All her life, Karen Didorek wanted to hike the Appalachian Trail.
She dreamed of the adventure. She read about the trail’s beauty and history.
“It just drew me in,” the Daleville resident said. “The more I read about it through the years … it just sounded like an awesome thing to do.”
Each year, roughly 2 to 3 million people hike some portion of the Appalachian Trail, according to the non-profit Appalachian Trail Conservancy, which maintains the trail. The A.T. ─ as it’s known ─ is one of the longest continuously marked footpaths in the world. It measures 2,180 miles and stretches across 14 states from Georgia to Maine.
At 54, Didorek decided to fulfill her dream. Besides, she said, her kids were tired of hearing her talk about doing it.
She had hiked day trips before but had never done an overnight backpacking trip. She didn’t even have a backpack. She began selling possessions to help pay for the trip. And, she had to quit smoking ─ which she did the day she started her journey.
“This was the last chance I knew I could actually do it,” Didorek said.
She knew it would be hard, but she had no idea just how difficult this dream would be to accomplish. She joined a Facebook hiking group and began preparing.
“It was a whole lot harder than I imagined,” she said. “I knew you’d have to climb mountains. I don’t know what I was thinking ... and then the rivers.”
Greg Poirier, 54, has been hiking since he was a kid growing up in northern New York. Before he met Didorek, he had hiked the A.T. twice in his life (the first time at age 16). He knew all too well what the trail was like. And, when a third chance to hike the A.T. came about through a Facebook hiking site last year, Poirier was ready to go again.
The plan was set ─ a group of six to seven hikers would leave in May to travel the Appalachian Trail continuously from one end to the other. The hike would take about six to seven months to complete.
The Appalachian Trail’s southern terminus is at Springer Mountain, Ga., and its northern terminus is at Katahdin, Maine. The easiest states to hike along the A.T. are Maryland and West Virginia. Maine and New Hampshire are the most difficult.
Only one in four hikers who attempt to hike the A.T. continuously from one terminus to another ─ known as “thru-hikers” ─ actually succeed.
By late May 2013, the group that Didorek and Poirier were to hike with had dwindled to just three hikers. The trio began their journey in Maine rather than Georgia, facing the trail’s most treacherous terrain early in their hike. The third hiker ─ in his 20s ─ quit after five miles.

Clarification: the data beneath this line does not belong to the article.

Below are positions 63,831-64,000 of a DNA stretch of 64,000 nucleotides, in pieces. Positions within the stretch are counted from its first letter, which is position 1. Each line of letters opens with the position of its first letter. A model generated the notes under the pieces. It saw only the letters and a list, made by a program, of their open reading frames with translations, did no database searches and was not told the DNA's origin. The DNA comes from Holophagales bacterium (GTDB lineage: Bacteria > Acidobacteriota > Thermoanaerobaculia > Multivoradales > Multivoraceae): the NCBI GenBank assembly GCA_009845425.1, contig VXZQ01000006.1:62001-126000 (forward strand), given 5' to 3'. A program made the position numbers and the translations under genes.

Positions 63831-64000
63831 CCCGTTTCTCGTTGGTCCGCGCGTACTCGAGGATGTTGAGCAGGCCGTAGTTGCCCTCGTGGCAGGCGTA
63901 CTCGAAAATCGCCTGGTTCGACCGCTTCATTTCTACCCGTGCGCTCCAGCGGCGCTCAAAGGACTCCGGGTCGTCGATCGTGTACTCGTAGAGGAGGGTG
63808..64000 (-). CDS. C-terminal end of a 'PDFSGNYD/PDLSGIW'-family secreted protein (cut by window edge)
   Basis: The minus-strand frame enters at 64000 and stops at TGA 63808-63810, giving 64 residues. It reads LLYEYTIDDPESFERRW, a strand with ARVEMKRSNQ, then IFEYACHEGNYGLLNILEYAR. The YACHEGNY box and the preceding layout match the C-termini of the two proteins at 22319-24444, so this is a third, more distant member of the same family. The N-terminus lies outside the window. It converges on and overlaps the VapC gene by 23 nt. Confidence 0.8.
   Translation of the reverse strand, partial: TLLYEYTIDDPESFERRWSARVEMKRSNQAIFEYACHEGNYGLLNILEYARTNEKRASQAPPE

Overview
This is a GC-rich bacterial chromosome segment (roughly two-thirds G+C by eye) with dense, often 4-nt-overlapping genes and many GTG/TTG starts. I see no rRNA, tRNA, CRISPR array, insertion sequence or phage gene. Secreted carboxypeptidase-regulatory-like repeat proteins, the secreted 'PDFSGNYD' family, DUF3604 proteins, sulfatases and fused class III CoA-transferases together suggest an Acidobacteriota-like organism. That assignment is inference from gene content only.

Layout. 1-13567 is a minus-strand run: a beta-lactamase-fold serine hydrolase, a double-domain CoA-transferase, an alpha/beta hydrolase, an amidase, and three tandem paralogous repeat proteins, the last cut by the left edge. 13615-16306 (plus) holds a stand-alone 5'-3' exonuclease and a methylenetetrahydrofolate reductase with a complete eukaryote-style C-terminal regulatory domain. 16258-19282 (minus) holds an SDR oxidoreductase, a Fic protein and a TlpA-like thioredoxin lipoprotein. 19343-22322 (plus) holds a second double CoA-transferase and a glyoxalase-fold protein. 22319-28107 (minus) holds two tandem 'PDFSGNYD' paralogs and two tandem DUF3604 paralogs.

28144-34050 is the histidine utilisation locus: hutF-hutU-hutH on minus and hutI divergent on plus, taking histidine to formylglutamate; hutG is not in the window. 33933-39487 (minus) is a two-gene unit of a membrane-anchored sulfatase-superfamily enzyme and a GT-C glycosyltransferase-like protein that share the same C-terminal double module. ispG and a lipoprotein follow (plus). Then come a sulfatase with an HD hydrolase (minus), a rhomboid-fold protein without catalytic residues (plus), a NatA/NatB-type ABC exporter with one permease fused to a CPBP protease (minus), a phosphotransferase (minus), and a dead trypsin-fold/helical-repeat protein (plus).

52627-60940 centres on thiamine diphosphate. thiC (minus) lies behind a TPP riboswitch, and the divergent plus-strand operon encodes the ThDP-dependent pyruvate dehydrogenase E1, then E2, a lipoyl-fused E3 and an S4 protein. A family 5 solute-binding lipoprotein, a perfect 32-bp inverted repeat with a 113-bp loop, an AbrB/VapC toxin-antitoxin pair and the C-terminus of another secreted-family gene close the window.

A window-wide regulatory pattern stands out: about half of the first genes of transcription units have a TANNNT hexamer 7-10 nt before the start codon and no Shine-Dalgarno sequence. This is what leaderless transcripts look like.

Didorek and Poirier kept going.
They scaled rocks that went straight up. One 3-mile section took an entire day. They sloshed through knee-deep mud and climbed under huge trees blocking the trail. Temperatures went from 100 degrees to below freezing. Streams that should have been ankle-deep were up to their thighs due to heavy rains. Foot bridges across rivers were flooded.
“It’s not a stroll in the park,” Poirier said.
Their mascot Grumpetta ─ a stuffed version of the Internet superstar Grumpy Cat ─ had to be left behind at a shelter in Maine after becoming so soaked that it was too heavy to carry.
They camped at night ─ Didorek in a tent; Poirier in a hammock sheltered by a tarp.
“Doing a southbound hike, once you start, the days are getting shorter practically every day after June 20,” Poirier said. “So, basically, you’re fighting time because you’re running out of time every day.”
Poirier did his best to keep Didorek motivated, even crossing the same rivers multiple times to carry Didorek’s backpack and help her across.
“It was scary, and it was river after river after river after river,” Didorek said. “And, finally, he said this is the last one. He wasn’t even telling the truth because we’d get to another one, and I’d just stand there and cry like a baby.”
Didorek fell every day at first, her falls often cushioned by the 35-pound backpack she carried.
As beautiful and memorable as Maine was, Vermont was a welcome site for Didorek. It was the first flat land she had encountered along the trial. Of course, it didn’t stay flat long.
They ate mostly pasta, rice, instant potatoes and foods that would help restore some of the thousands of calories they burned hiking. Didorek lost 40 pounds during the months hiking the trail and wore out a pair of shoes.
They made it through the Shenandoah National Park before the government shutdown closed it to hikers. At one point, Didorek began marking her time on the trail by the towns she could get to and catch a bus back home.
They can laugh about it now.
For all the difficulties, the journey was awe-inspiring for Didorek and she has no regrets about going.
Along the way, they saw moose, deer and one bear. The beauty and colors of the mountains surrounded them and quaint villages gave them short reprieves from the trail, spoiling them with real food, showers and beds.
On Dec. 14, they reached the trail’s southern terminus in Georgia. Poirier spent Christmas together at Didorek’s home in Daleville.
“So many times I wanted to quit ─ there were a lot of times,” Didorek said. “… I am glad I did it.”